Why do people choose ‘exotic’ pets?
The most common reason people are drawn to non-traditional pets is that they’re cute, funny, and interesting. Some owners have a specific interest in certain species and want to bring them into their homes. These pets can be fascinating to own and watch, but they may require extra care or specialized knowledge to ensure they stay healthy and happy.
As with any other type of pet, when you bring an exotic animal into your home and start caring for it on a daily basis you will quickly learn that they are living creatures with their own needs. As vets, we know just how important is for exotic pet owners to do their research so they know what kind of care the animal will need. With the level of veterinary care available today, the right preparation, and plenty of patience, owning an exotic pet can be an incredibly rewarding experience.
However, there is a darker side to exotics ownership – which is linked to the connotations of the term ‘exotic’.
What do we mean, ‘exotic’?
In veterinary medicine, exotic pets are largely defined as animals that you wouldn’t normally have as traditional household pets, such as snakes, spiders, hedgehogs, and other unusual creatures. It covers a large number of species which brings attention to our first problem – the issue of hazy definitions.
In a broader sense, the term ‘exotic animal’ is often used to refer to any animal that is not native to a certain environment, with the added connotations of something rare and unusual. The term ‘exotic’ often draws people’s minds to snakes, lizards, parrots, and tarantulas. Some people believe that the term ‘exotic’ should be used when talking about ‘wild’ animals (any animal that is not domesticated in the same way that dogs or cats are).
But this doesn’t quite cover all the animals we’re discussing. Some of these ‘exotic’ animals are natives, and most can be commonly found in pet stores and petting zoos throughout the country – for example, many people from a non-veterinary background are surprised to find out that rabbits are considered ‘exotic’.
NTCA: A More Accurate Term?
The term ‘Nontraditional Companion Animal’ (NTCA) is a more appropriate name for many of these unusual creatures. This acronym describes exactly what they are – companions that may be out of the ordinary, but offer just as much love, care, and enrichment as a traditional cat or dog would provide.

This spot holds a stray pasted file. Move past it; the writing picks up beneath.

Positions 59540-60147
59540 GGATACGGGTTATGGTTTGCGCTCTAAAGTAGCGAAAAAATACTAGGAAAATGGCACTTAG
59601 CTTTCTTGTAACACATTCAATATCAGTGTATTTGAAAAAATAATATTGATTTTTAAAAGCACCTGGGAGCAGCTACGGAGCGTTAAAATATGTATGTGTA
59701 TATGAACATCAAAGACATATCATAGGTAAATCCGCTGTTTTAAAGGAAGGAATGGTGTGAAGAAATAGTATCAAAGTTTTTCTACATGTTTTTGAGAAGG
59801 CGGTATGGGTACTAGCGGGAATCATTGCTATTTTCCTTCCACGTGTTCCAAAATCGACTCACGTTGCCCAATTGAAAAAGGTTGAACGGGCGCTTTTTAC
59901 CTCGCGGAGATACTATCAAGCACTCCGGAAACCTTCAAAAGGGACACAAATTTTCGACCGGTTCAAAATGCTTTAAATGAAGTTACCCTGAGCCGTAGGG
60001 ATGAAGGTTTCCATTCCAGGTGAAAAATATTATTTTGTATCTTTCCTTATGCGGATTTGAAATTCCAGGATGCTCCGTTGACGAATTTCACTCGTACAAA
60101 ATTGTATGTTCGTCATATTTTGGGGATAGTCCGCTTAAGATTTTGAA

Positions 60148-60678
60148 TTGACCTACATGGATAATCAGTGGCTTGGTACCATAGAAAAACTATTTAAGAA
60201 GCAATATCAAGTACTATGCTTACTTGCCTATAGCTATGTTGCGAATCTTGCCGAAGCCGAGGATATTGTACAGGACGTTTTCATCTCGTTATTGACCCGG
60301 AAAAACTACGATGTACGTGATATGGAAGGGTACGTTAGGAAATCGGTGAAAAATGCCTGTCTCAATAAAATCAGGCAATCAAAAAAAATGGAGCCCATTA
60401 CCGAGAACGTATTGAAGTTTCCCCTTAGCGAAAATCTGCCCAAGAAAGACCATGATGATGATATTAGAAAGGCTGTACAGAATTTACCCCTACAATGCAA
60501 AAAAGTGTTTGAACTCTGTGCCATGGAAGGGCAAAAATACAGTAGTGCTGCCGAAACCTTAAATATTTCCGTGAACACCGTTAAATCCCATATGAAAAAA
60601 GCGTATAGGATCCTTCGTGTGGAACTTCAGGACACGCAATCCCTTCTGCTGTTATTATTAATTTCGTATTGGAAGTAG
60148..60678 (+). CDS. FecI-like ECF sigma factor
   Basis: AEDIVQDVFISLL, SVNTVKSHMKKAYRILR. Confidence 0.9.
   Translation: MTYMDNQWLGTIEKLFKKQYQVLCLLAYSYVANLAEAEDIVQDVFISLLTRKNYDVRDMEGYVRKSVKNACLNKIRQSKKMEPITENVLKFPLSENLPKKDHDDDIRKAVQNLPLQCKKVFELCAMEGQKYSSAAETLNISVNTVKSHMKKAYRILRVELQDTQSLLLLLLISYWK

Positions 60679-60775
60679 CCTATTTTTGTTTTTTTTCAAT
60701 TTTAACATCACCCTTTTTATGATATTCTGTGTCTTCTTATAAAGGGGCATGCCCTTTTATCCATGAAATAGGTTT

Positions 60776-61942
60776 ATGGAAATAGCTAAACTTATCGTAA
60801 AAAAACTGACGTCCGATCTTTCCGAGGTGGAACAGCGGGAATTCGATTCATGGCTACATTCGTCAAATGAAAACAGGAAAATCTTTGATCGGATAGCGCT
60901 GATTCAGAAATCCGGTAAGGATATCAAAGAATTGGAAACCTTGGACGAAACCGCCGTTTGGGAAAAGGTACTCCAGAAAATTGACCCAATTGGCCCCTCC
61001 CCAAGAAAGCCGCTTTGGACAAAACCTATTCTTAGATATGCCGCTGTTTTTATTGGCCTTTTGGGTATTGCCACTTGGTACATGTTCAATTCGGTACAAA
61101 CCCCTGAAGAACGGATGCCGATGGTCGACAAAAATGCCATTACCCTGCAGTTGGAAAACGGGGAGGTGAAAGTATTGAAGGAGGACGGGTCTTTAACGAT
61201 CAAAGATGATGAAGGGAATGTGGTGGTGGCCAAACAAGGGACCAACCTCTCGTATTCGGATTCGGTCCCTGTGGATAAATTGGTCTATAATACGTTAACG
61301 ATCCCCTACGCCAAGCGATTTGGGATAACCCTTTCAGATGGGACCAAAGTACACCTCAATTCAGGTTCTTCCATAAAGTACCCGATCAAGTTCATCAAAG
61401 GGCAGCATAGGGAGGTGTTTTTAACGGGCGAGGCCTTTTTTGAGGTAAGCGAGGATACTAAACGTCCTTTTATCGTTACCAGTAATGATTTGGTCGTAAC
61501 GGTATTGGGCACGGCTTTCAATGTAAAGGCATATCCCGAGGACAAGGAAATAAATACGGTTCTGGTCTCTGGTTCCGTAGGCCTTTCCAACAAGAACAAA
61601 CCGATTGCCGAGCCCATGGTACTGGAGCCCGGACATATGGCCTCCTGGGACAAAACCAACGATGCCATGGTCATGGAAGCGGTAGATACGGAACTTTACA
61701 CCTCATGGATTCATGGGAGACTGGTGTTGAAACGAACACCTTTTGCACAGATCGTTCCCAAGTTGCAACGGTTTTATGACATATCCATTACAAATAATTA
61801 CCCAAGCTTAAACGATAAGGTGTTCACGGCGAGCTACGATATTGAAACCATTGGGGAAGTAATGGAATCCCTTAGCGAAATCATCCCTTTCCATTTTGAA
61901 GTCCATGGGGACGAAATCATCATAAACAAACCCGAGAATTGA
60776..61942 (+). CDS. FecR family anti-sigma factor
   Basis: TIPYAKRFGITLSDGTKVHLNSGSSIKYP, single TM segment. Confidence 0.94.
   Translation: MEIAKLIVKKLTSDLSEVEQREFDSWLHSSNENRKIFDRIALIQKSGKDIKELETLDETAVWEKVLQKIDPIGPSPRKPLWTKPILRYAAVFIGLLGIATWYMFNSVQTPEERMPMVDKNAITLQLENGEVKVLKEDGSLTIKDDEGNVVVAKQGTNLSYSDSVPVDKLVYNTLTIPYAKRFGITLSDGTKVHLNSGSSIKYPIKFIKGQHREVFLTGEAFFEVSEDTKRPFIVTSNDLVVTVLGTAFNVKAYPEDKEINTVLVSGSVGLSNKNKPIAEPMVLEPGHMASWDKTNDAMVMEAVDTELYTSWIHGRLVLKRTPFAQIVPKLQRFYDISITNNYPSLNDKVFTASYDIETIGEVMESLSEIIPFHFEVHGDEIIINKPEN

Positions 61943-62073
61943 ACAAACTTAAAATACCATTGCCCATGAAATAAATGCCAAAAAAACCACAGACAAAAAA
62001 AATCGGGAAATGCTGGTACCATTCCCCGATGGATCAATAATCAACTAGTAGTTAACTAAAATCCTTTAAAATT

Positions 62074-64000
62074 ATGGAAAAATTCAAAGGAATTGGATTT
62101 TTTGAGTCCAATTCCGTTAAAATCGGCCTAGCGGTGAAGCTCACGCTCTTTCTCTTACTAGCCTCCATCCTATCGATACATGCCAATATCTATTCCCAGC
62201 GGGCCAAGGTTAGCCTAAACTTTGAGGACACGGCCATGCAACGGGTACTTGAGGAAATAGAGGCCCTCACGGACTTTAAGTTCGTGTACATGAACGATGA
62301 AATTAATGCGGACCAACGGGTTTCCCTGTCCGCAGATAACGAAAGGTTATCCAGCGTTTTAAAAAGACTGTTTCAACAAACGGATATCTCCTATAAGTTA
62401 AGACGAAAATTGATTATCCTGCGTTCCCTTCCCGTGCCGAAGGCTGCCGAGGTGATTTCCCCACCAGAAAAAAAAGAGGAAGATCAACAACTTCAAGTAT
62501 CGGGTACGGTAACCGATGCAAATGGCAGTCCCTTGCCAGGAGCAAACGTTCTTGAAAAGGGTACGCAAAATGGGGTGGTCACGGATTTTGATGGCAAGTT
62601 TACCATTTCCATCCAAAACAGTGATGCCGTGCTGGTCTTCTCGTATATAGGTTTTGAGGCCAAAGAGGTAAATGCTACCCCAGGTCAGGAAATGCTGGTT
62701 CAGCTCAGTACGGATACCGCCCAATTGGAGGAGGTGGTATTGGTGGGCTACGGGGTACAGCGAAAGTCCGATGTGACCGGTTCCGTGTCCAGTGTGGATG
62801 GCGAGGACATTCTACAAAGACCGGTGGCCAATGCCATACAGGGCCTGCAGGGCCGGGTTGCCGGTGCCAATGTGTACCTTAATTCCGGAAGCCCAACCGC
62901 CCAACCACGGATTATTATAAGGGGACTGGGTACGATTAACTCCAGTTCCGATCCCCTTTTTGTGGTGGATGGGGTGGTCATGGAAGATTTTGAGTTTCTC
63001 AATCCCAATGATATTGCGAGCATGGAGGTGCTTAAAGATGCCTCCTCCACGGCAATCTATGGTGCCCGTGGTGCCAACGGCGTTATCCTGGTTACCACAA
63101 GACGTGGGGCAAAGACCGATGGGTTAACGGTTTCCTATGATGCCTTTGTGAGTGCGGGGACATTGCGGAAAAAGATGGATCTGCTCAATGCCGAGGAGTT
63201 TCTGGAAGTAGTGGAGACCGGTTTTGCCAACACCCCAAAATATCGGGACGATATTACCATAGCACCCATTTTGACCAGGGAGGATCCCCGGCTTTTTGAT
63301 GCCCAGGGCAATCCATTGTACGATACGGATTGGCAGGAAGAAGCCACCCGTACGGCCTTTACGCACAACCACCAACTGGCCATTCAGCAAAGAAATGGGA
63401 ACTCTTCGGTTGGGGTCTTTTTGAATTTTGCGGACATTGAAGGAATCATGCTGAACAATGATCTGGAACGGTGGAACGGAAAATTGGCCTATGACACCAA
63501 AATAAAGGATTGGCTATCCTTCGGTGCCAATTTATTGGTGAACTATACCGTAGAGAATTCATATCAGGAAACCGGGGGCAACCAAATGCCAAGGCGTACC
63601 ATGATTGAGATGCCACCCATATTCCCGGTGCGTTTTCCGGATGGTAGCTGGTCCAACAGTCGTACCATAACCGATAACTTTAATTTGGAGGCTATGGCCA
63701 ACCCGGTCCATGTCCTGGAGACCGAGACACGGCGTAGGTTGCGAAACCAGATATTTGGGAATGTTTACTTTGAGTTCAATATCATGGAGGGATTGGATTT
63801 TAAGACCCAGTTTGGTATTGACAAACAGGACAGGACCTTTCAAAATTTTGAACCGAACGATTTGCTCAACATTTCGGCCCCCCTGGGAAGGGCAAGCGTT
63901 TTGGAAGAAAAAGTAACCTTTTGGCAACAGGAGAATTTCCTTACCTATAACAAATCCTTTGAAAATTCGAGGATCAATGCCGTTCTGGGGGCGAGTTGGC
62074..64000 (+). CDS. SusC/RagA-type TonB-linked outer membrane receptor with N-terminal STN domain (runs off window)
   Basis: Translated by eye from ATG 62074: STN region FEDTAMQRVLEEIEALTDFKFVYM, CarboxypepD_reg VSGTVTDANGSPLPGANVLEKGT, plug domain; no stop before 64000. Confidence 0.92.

We’re all aware of the second problem that is caused by the term ‘exotic’ – that’s the perception that these animals are simply decorative or collectible, and require less care and attention than a traditional pet. Thankfully this perception is on the decline – but there’s still a long way to go.
The term non-traditional companion animal is often used in place of ‘exotic’ because it calls attention to an important fact: many people want and are able to take good care of these animals as pets.
Inspiring a Duty of Care
By referring to them as NTCAs, we’re helping to break down the more harmful perceptions surrounding these animals. By reframing these animals as ‘companions’, it brings to mind a sense of friendship – along with a duty of care and responsibility (something that should be emphasised to anyone thinking of taking one of these special creatures home with them).
Luckily for NTCA owners, the level of exotics care has improved tremendously in recent years:
“The level of medicine and the level of veterinary care for exotics is just as good as what it is with cats and dogs. I don’t think people realise the full extent of the work we’re able to do in practice,” said Craig Tessyman RVN – an exotics specialist we were lucky enough to speak to earlier this year.
“We’re doing external fixes on rabbits regularly, we’re doing endoscopy work on parrots on a weekly basis. We perform CT scans on rabbits at least three times a week.”
If you’d like to hear more from people who care for exotics, look no further – we’ve spoken to some of the best. You can find their episodes below, or take a look at our exotics playlist on YouTube by clicking here: